Observe the climb before you begin. Picture yourself successfully progressing through each of the moves. Have a positive attitude, and tell yourself that you can succeed. Take a few deep breaths before you begin the climb. When you are on the wall, let your mind go blank. It is easier to get into the zone of climbing when you are not thinking about failure, or who is watching you. One of the wonderful aspects of climbing is the freedom that you can feel on the wall. You are leaving your problems behind on the ground. While you climb, focus on your movement. While climbing, focus on the present. Don’t worry about the moves to come. Instead, focus on the next two moves. Climbers often speak of their 8-foot bubble of awareness. They don’t think about how high they are. They are conscious only of the task at hand.
When you fall off of a route, do not get discouraged. Through falling, you will learn how to climb better. Also, holding your muscles until they cannot grip anymore is the best way to gain muscle endurance. Consider your falls a stepping stone to success and better ability. Even the best climbers have “high gravity days”.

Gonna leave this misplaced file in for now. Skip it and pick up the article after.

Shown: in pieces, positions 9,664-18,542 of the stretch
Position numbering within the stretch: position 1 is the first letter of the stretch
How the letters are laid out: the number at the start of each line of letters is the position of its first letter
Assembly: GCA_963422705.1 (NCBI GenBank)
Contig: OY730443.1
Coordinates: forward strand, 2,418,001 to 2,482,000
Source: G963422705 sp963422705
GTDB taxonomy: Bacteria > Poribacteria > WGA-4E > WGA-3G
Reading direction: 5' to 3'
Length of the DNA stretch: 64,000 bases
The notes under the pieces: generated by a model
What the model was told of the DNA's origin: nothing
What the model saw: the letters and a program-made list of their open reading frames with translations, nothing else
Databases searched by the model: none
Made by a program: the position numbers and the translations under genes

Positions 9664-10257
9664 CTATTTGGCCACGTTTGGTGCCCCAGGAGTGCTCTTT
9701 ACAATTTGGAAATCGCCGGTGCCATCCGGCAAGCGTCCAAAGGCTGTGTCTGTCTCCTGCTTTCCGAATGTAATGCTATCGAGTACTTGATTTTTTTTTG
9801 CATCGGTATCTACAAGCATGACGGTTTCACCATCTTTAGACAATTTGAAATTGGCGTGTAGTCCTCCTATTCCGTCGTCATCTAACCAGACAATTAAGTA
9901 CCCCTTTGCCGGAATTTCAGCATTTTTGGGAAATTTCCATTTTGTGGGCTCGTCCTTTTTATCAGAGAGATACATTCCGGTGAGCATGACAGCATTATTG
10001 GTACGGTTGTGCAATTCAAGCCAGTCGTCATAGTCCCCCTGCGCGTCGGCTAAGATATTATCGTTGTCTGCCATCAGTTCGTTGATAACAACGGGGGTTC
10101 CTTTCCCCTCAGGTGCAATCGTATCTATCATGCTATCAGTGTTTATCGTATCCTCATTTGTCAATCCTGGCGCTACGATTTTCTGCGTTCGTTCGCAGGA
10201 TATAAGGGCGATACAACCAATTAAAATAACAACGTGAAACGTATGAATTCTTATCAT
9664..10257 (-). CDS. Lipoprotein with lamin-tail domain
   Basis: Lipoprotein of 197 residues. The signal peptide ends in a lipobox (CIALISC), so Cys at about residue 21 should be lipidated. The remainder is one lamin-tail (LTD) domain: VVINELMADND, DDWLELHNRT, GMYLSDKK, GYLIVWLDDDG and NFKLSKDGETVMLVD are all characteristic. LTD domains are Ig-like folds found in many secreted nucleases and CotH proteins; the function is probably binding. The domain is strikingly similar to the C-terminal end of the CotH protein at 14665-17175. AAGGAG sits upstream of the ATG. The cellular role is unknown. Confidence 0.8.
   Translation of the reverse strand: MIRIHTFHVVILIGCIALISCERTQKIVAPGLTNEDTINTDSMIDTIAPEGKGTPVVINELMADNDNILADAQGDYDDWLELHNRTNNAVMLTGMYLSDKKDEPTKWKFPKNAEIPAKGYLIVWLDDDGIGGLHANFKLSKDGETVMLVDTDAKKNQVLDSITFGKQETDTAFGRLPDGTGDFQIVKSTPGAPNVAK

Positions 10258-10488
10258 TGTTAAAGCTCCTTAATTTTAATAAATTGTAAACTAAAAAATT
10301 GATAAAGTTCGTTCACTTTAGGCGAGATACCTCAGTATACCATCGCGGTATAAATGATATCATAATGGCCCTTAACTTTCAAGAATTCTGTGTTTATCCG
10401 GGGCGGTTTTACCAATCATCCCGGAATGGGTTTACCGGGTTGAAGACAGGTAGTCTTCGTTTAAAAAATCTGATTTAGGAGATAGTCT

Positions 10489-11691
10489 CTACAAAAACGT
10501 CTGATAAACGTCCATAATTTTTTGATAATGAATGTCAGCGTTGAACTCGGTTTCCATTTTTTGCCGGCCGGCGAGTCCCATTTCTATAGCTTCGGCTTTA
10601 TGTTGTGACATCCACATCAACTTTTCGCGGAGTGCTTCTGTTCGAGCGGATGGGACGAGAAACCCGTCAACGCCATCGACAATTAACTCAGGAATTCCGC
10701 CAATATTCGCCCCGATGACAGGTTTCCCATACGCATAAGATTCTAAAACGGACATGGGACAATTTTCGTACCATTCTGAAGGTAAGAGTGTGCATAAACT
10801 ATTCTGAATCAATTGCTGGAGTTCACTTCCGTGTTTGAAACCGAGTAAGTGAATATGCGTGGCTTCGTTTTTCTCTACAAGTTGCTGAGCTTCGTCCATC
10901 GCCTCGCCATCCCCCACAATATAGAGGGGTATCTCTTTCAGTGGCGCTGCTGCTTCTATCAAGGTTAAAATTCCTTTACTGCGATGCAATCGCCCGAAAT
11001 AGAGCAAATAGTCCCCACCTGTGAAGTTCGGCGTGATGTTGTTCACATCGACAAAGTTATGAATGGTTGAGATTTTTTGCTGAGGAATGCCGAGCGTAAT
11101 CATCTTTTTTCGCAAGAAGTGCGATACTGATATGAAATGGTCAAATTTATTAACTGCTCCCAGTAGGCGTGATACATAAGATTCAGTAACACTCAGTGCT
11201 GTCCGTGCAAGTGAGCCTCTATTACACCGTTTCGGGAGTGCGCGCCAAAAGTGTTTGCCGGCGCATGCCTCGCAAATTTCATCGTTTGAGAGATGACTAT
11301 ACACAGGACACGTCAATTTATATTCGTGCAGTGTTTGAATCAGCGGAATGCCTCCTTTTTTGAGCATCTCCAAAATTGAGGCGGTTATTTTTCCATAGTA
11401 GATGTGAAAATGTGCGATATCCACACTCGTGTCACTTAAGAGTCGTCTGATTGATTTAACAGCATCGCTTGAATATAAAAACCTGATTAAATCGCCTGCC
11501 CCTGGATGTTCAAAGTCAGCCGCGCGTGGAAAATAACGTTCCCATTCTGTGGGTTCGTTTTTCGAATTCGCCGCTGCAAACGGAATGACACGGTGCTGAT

Climb at your level. Although it is fun to attempt climbs that are difficult for you, it is best to climb mostly within your level. Know what you can climb and focus instead on your movement. When you are climbing outside of your ability, you will make more desperate moves and you will not be working on technique. Do not over-reach or use too much energy. Make every move deliberate. Work on shifting your weight.
Remember to always warm up on easier climbs before attempting harder ones. Warming up is better for your body, and it will allow you to climb stronger longer. I can climb 5.11s in the gym, but I always start with 5.8s and 5.9s. I once made the mistake of climbing a 5.12+ without warming up after taking 2 weeks off of climbing. My arms pumped out extremely fast, and I could not climb at any level for the rest of the night.